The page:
CAMBRIDGE, MA– Visterra Inc., a Cambridge, MA-based clinical-stage biopharmaceutical company headed by CEO Brian Pereira, is cancelling its previously-announced plan for a $50 million Initial Public Offering, or IPO, citing bad market conditions, the Boston Business Journal reported.

“Visterra, a Cambridge biotech firm with an influenza treatment in a mid-stage trial, has withdrawn its plan for a $50 million initial public offering, according to a federal filing,” Boston Business Journal said.

Brian Pereira (Photo: Visterra website)

The BBJ report said that Visterra first disclosed its plan to raise between $46 million to $54 million on January 17, 2017. According to IPO fund manager Renaissance Capital, the company had been slated to go public the week of Jan. 23, listing on the NASDAQ under the symbol “VIST”.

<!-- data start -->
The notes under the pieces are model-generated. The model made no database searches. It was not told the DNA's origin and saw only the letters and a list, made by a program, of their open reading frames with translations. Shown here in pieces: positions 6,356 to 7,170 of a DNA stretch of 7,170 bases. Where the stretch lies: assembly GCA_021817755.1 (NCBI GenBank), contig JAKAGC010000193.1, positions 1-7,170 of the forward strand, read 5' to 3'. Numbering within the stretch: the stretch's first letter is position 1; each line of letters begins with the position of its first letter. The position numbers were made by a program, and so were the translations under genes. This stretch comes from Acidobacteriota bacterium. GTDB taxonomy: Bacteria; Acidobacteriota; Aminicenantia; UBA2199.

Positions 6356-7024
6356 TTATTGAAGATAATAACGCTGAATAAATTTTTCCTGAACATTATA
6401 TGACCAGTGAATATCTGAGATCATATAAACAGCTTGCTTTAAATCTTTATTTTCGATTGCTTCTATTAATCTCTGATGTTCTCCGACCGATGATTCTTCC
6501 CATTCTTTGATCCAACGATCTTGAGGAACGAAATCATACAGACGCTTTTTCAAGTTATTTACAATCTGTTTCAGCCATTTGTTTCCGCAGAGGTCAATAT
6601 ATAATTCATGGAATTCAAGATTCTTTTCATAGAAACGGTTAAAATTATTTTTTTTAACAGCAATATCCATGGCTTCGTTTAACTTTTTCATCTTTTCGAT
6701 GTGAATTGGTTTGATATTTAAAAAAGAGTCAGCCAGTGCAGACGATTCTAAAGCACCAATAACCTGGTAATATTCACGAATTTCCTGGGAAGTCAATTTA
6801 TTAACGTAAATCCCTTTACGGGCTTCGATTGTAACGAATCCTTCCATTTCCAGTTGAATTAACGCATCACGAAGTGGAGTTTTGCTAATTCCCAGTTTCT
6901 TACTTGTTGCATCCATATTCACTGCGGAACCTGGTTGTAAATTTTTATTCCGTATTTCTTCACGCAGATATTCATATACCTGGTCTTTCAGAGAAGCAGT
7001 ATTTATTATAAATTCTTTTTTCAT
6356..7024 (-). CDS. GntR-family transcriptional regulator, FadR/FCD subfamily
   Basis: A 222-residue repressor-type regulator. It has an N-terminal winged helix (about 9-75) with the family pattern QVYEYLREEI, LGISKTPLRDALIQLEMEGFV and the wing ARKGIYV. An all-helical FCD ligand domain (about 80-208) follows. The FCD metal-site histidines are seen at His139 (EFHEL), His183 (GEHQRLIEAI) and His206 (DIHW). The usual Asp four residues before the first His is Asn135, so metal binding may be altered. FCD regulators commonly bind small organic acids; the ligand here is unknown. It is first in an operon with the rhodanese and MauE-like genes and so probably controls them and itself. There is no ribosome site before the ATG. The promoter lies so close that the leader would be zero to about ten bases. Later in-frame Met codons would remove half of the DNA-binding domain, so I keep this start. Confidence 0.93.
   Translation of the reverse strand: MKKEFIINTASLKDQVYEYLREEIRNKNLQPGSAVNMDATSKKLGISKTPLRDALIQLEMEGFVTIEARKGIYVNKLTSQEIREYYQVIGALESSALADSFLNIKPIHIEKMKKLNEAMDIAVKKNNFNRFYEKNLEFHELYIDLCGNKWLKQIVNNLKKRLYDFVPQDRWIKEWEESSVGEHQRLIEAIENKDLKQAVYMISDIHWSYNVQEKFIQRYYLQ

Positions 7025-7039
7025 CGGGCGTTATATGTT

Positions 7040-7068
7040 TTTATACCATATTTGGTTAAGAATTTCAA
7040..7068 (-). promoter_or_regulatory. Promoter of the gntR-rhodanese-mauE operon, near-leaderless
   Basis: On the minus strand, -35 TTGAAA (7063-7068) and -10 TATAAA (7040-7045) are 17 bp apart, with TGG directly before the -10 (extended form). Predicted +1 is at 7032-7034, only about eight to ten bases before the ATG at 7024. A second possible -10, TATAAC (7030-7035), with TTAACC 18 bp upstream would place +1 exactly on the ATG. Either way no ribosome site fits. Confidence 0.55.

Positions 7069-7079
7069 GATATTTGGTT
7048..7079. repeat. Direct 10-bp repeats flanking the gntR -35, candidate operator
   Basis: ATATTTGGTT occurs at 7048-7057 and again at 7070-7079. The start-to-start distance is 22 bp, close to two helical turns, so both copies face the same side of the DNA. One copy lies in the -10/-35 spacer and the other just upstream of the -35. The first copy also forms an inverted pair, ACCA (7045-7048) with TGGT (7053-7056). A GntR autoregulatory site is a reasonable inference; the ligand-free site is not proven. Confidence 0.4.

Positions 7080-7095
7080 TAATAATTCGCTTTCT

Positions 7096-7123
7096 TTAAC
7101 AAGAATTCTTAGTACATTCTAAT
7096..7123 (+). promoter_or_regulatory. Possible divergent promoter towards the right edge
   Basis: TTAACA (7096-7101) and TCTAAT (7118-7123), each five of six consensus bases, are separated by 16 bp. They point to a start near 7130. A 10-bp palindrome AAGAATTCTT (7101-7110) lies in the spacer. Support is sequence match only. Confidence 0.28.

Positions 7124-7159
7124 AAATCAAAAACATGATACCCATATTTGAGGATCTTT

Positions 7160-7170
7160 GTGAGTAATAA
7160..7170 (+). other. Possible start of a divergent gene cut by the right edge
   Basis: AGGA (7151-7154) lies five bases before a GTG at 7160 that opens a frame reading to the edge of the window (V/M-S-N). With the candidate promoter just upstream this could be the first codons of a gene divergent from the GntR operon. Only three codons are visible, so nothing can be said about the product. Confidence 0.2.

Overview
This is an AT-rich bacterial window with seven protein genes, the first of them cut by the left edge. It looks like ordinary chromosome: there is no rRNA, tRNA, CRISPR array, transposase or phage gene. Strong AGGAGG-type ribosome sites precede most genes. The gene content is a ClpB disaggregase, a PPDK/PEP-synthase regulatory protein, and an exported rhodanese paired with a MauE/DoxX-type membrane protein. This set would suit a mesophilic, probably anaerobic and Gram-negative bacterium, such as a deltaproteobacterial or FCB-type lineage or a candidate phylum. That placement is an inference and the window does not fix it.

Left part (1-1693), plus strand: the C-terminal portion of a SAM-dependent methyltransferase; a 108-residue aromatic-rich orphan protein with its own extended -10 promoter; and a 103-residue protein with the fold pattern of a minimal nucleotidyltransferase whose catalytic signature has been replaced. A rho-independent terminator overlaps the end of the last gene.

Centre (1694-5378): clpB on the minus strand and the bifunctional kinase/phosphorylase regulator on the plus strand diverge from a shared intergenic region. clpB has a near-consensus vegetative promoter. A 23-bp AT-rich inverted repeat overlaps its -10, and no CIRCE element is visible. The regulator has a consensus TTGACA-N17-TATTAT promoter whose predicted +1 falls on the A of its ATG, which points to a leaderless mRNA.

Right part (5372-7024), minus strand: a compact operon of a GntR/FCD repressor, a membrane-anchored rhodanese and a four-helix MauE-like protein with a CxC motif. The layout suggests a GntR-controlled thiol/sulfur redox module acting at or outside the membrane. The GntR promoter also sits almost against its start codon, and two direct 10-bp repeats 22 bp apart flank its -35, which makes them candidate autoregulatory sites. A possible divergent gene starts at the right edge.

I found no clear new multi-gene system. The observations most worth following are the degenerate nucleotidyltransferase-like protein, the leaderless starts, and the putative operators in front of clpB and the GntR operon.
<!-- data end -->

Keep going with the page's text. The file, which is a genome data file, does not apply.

“In a letter to the U.S. Securities and Exchange Commission on Friday, Visterra president and CEO Brian Pereira said that the company had changed course “due to market conditions unfavorable for the company to conduct its initial public offering, and the company’s determination that the registration of its securities is not in the best interests of the company at this time,” according to Boston Business Journal.

The local business newspaper quoted Visterra Chief Operating Officer and Chief Financial Officer David Arkowitz as saying in a separate statement that the company would “continue to consider and evaluate financing alternatives going forward, including a possible IPO at a future time.”

In January of 2016, Visterra said that it was planning to raise up to $69 million in an IPO, but that offering also failed to materialize, according to Boston Business Journal.

Visterra would have been the second Massachusetts-based biotech to go public in 2017 after Cambridge cancer drug developer Jounce Therapeutics (NASDAQ: JNCE), which raised $102 million on Jan. 27. Nine Massachusetts biotech firms went public in 2016 — two fewer IPOs than 2015 and eight fewer than 2014 — amid a broader decline in industry stocks, according to Boston Business Journal.